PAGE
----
As It Happens

Tulsa seeks mass graves from 1921 race riot that left up to 300 dead

The mayor of Tulsa says he plans to re-examine whether mass graves hold remains of those killed in one of the nation's worst race massacres nearly 100 years ago.

Local research points to 3 possible sites containing the remains of those killed in the massacre

This photograph shows an African-American man being detained during the 1921 Tulsa race riots. (Tulsa Historical Society & Museum)

Read Story Transcript

Mechelle Brown said she's glad her city finally has a mayor "courageous enough" to re-open the investigation into whether mass graves hold the remains of hundreds of black people killed in one of the U.S.'s worst race massacres nearly 100 years ago.

In 1921, a white mob attacked a prosperous, predominantly African-American neighbourhood in Tulsa, Okla., known as Black Wall Street, setting fire to hundreds of black-owned businesses and homes and killing up to 300 people, according to the Tulsa Historical Society. 

As the 100th anniversary approaches, community leaders have pushed for justice for the dead.

Mayor G.T. Bynum said on Facebook on Tuesday that he's talking with archeological experts to come up with minimally invasive ways to look for mass graves in three spots that local research suggests may hold the long-lost remains. 

Brown, who works at the Greenwood Cultural Center and has interviewed survivors of the massacre, spoke to As It Happens host Carol Off about this little-known piece of American history. Here is some of what she had to say.

Tell us how this began.

It's a story that was all too common during that period: the inflammatory accusation that a young black man had assaulted a white woman in an elevator in broad daylight in downtown Tulsa.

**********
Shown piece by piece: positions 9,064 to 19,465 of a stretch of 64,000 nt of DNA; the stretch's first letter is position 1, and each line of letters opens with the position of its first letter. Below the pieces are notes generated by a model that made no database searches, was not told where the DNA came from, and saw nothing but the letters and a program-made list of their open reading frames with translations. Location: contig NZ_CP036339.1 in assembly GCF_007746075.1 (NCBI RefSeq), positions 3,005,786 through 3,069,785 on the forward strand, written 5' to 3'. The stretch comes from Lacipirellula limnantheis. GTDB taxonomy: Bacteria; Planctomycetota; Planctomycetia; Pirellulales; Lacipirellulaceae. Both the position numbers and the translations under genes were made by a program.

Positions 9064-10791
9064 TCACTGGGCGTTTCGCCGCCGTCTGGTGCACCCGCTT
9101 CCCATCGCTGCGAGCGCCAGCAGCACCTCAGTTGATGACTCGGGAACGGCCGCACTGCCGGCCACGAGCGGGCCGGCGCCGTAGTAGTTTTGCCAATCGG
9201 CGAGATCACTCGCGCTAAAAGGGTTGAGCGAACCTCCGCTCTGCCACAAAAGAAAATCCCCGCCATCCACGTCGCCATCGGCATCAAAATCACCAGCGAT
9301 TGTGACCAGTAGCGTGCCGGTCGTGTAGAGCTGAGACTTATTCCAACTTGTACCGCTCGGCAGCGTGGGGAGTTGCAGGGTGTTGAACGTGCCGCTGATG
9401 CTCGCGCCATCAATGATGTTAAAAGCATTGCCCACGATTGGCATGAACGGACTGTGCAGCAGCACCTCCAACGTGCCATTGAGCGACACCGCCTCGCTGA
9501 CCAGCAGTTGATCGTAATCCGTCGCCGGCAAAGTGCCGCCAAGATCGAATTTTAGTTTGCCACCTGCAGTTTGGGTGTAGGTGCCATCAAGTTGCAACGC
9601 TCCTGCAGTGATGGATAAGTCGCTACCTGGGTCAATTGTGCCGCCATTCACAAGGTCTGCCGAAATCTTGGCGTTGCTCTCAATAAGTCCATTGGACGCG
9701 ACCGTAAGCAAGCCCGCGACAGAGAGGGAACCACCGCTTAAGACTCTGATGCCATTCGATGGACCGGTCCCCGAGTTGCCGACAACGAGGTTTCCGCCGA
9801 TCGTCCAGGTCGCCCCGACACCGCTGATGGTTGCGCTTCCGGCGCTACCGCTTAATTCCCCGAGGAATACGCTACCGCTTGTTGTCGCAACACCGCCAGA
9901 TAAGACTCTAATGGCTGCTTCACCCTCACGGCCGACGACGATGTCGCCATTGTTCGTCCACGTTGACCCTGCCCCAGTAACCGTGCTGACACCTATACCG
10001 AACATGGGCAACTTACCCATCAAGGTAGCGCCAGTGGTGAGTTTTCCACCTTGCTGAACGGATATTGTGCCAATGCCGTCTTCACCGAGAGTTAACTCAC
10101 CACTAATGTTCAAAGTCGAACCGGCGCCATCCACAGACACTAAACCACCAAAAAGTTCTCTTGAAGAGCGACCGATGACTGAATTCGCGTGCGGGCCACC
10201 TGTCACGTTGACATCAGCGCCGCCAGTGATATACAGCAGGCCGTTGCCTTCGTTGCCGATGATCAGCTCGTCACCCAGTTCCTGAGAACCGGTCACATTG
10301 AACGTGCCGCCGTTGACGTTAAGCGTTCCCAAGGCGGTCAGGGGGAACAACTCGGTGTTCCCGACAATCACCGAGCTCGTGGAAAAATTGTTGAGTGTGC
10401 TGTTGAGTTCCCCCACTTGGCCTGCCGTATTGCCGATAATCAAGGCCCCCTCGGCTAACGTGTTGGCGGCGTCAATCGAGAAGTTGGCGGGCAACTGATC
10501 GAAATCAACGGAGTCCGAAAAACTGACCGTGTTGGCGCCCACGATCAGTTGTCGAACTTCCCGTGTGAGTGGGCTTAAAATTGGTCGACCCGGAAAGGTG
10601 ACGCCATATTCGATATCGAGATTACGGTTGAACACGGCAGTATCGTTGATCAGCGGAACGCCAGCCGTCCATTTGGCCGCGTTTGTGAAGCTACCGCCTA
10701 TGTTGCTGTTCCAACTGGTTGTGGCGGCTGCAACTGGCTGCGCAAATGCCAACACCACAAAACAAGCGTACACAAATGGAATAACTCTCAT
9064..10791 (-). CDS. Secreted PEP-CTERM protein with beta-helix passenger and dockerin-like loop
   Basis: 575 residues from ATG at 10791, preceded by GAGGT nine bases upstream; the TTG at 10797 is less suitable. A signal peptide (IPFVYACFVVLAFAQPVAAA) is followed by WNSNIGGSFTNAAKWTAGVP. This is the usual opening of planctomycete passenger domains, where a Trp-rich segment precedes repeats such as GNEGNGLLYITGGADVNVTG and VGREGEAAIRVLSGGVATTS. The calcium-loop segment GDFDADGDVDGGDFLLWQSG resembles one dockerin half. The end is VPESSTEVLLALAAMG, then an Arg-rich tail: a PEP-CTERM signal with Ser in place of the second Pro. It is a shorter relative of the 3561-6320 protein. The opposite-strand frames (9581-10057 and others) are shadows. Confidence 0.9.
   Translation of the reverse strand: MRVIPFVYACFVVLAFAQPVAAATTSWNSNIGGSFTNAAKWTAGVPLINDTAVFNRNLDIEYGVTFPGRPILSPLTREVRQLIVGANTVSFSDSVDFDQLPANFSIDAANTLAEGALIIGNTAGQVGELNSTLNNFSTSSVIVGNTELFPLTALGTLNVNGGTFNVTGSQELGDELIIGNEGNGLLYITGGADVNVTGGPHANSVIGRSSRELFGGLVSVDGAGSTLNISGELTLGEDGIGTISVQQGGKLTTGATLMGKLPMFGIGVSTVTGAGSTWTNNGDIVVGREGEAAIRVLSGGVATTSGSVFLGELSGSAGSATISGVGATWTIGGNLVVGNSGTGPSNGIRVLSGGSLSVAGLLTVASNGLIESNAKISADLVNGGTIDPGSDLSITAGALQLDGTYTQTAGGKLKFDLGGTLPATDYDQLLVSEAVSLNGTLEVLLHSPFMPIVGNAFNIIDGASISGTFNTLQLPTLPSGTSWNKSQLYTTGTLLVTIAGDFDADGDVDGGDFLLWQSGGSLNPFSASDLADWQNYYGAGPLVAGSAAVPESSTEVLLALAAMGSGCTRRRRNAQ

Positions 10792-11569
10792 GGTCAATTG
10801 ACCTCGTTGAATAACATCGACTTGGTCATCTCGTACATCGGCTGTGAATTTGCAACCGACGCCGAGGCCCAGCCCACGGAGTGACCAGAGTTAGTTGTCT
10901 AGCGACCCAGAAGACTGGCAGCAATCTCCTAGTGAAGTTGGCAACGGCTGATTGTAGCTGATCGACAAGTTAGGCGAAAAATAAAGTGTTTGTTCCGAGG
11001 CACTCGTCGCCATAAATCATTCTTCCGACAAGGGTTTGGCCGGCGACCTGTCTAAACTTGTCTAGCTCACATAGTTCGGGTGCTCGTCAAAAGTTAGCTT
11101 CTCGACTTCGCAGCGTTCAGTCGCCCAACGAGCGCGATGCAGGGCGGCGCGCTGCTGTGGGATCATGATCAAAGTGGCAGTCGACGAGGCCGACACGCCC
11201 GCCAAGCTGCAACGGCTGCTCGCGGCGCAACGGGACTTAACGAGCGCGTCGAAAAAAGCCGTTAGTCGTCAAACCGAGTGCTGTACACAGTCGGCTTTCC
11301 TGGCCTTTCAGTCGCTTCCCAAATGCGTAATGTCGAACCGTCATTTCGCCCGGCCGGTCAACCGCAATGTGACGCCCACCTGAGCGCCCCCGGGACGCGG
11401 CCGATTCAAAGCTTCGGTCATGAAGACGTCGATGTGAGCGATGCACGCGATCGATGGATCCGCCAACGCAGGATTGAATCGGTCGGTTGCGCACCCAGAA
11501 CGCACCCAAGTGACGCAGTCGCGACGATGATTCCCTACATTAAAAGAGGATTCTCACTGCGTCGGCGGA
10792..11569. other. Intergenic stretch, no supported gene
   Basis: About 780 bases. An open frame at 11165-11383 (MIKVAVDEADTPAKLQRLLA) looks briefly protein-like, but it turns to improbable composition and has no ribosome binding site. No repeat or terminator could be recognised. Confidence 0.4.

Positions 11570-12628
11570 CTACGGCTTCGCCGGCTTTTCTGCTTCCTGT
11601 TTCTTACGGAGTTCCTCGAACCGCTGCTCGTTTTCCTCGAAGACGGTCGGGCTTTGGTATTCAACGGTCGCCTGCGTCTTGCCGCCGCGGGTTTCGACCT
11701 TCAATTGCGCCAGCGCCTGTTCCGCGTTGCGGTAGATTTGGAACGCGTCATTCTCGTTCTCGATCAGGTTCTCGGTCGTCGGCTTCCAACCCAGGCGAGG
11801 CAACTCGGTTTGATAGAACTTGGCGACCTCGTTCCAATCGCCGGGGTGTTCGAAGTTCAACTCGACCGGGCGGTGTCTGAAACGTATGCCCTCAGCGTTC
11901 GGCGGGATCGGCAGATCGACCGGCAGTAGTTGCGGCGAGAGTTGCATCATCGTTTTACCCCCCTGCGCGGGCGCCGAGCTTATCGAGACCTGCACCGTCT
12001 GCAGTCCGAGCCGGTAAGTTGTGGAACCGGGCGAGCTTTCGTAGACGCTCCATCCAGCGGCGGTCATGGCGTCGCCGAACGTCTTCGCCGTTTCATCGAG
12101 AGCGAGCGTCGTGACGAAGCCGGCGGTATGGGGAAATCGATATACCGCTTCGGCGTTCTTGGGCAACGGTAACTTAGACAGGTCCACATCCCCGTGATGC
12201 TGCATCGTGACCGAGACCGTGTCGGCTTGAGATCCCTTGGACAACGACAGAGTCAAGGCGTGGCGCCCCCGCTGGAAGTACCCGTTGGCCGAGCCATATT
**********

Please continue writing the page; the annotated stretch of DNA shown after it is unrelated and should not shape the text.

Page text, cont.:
When he got into the elevator, as he did every day as a shoeshine boy, he was given special permission to go into the Drexel Building and get water and use the restroom.

Every day he encountered Sarah Page on the elevator.

On this particular day, May 30, 1921, after the elevator doors closed and Dick Rowland and Sarah Page are alone, there's a scream from the elevator, the elevator doors open and Dick Rowland takes off running.

African-American men are led down the street by white men with guns during the Tulsa Race Riot of 1921. (Tulsa Historical Society & Museum)

He's later arrested and taken to the jail house/courthouse and the accusation is made by a businessman working in the building that came running to see what had happened that Sarah Page had been assaulted.

The story circulated throughout Tulsa throughout the day. It went from claims that she had been assaulted to she was sexually assaulted. By the end of the day, they were claiming that she had been raped. 

And this infuriated a mob of angry whites who were determined to take matters into their own hands. 

A white man approached a black man with a gun and said, "What are you gonna do with that gun?" He said, "I'm gonna use it if I have to."

They begin to struggle over the gun and during the struggle, the gun goes off. 

At that point, they forget all about Dick Rowland and Sarah Page. There's an all-out battle in front of the courthouse. Blacks retreat to the Greenwood district, and whites slowly advance toward the Greenwood District.

By the following day, more than 35 square blocks of property has been completely destroyed, a thousand homes burned to the ground, 300 black-owned businesses completely destroyed.

And not only were they shooting, but they were also dropping nitroglycerin bombs from airplanes that had been borrowed from a local oil company.